What made America this incredible engine of prosperity?
It was immigration, plus free markets.
Because we were so open to immigration —
and immigrants are by definition high-aspiring risk-takers,
ready to leave their native lands in search of greater opportunities —
“we as a country accumulated a disproportionate share
of the world’s high-I.Q. risk-takers.”

In addition, because of our vibrant and meritocratic university system,
the best foreign students who wanted the best education also came here,
and many of them also stayed.
In its heyday, our unique system also attracted
a disproportionate share of high-I.Q. risk-takers to high government service.
So when you put all this together, with our free markets and democracy,
it made it easy here for creative, high-I.Q. risk-takers
to raise capital for their ideas and commercialize them.
In short, America had a very powerful, self-reinforcing engine
for growing innovative new companies.

“When you get this happy coincidence of high-I.Q. risk-takers in government
and a society that is biased toward high-I.Q. risk-takers,
you get these above-average returns as a country,” argued Mundie.
“What is common to Singapore, Israel and America?
They were all built by high-I.Q. risk-takers and all thrived —
but only in the U.S. did it happen at a large scale
and with global diversity, so you had this really rich cross-section.”

What is worrisome about America today is the combination of
cutbacks in higher education,
restrictions on immigration and
a toxic public space that dissuades talented people from going into government.
Together, all of these trends are slowly eating away at
our differentiated edge in attracting and enabling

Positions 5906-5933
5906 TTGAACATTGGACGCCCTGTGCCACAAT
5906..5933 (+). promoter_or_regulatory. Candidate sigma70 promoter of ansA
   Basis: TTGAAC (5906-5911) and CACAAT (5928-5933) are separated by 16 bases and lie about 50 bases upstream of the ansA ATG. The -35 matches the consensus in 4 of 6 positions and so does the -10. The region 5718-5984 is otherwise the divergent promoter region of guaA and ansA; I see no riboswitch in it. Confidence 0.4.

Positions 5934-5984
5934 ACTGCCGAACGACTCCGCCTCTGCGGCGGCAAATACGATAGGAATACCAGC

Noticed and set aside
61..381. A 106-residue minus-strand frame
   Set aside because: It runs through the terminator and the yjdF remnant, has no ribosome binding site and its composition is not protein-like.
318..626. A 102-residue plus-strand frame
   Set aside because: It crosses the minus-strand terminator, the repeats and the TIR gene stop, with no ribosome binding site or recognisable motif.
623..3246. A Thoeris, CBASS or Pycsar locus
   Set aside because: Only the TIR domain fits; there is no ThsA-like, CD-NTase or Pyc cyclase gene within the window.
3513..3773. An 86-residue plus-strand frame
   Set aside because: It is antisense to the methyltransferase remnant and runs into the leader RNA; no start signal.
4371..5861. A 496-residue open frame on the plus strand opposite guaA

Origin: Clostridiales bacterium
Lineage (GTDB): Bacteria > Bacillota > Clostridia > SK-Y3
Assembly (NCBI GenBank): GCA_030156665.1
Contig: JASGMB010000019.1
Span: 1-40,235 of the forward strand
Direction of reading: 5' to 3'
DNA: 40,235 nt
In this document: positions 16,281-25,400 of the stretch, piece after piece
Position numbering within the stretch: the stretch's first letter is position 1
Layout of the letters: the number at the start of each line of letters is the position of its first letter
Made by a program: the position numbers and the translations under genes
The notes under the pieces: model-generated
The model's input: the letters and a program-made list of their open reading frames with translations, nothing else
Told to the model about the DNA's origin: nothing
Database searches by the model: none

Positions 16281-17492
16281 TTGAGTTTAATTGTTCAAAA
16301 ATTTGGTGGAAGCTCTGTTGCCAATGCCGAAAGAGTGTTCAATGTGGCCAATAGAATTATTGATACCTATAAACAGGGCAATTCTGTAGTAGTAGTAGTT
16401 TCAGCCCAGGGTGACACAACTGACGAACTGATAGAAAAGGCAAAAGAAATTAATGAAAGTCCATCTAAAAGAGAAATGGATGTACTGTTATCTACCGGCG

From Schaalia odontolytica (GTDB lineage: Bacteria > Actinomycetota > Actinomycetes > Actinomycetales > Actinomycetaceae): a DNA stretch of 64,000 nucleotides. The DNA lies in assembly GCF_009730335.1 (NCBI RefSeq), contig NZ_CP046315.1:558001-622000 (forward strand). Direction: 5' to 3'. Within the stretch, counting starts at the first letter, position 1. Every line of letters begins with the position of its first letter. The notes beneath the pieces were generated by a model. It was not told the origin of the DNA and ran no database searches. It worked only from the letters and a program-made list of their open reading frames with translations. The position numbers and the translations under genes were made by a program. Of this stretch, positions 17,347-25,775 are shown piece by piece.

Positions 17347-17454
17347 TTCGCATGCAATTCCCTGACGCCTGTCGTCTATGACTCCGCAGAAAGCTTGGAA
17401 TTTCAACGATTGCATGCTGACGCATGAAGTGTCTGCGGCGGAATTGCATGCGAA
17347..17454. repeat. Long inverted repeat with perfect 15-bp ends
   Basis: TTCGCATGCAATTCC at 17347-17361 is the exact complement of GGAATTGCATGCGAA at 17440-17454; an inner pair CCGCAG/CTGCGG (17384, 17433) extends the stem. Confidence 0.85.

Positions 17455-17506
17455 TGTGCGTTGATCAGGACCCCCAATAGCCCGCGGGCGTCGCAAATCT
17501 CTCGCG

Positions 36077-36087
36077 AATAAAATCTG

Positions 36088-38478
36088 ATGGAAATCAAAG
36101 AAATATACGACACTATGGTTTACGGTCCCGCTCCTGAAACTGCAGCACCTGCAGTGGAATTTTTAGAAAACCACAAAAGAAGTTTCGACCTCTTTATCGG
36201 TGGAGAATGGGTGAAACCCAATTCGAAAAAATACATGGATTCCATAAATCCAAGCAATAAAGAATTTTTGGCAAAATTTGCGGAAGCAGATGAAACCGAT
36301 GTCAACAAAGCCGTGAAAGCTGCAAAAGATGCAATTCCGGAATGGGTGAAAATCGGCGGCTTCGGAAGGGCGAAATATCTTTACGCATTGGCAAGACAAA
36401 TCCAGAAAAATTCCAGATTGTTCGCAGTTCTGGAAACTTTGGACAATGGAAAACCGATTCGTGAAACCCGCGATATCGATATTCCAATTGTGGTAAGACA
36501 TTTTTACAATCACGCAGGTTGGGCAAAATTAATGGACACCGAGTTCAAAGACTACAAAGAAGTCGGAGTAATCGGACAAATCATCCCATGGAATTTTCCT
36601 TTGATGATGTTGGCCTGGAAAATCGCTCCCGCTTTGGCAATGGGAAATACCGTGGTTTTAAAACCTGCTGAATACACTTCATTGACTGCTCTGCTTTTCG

the world’s biggest mass of smart, creative risk-takers.

It isn’t drastic, but it is a decline —
at a time when technology is allowing other countries
to leverage and empower more of their own high-I.Q. risk-takers.
If we don’t reverse this trend, over time,
“we could lose our most important competitive edge —
the only edge from which sustainable advantage accrues” —
having the world’s biggest and most diverse pool of high-I.Q. risk-takers,
said Mundie.
“If we don’t have that competitive edge,
our standard of living will eventually revert to the global mean.”

Right now we have thousands of foreign students in America
and one million engineers, scientists and other highly skilled workers
here on H-1B temporary visas,
which require them to return home when the visas expire.
That’s nuts.
“We ought to have a ‘job-creators visa’ for people already here,” said Litan.
“And once you’ve hired, say, 5 or 10 American nonfamily members,
you should get a green card.”

We need health care, financial reform and education reform.
But we also need to be thinking just as seriously and urgently about
what are the ingredients that foster entrepreneurship —
how new businesses are catalyzed, inspired and enabled
and how we enlist more people to do that —
so no one ever says about America
what that officer says to Tom Cruise in “Top Gun”:
“Son, your ego’s writing checks your body can’t cash.”

[I think a lot of Americans have a bit, or more than a bit, of risk fatigue right now.
Innovation sounds good to Friedman, but what about the basics?
What about the old, tried and true, products and services?
We need to ask why America is no longer competitive in providing those.]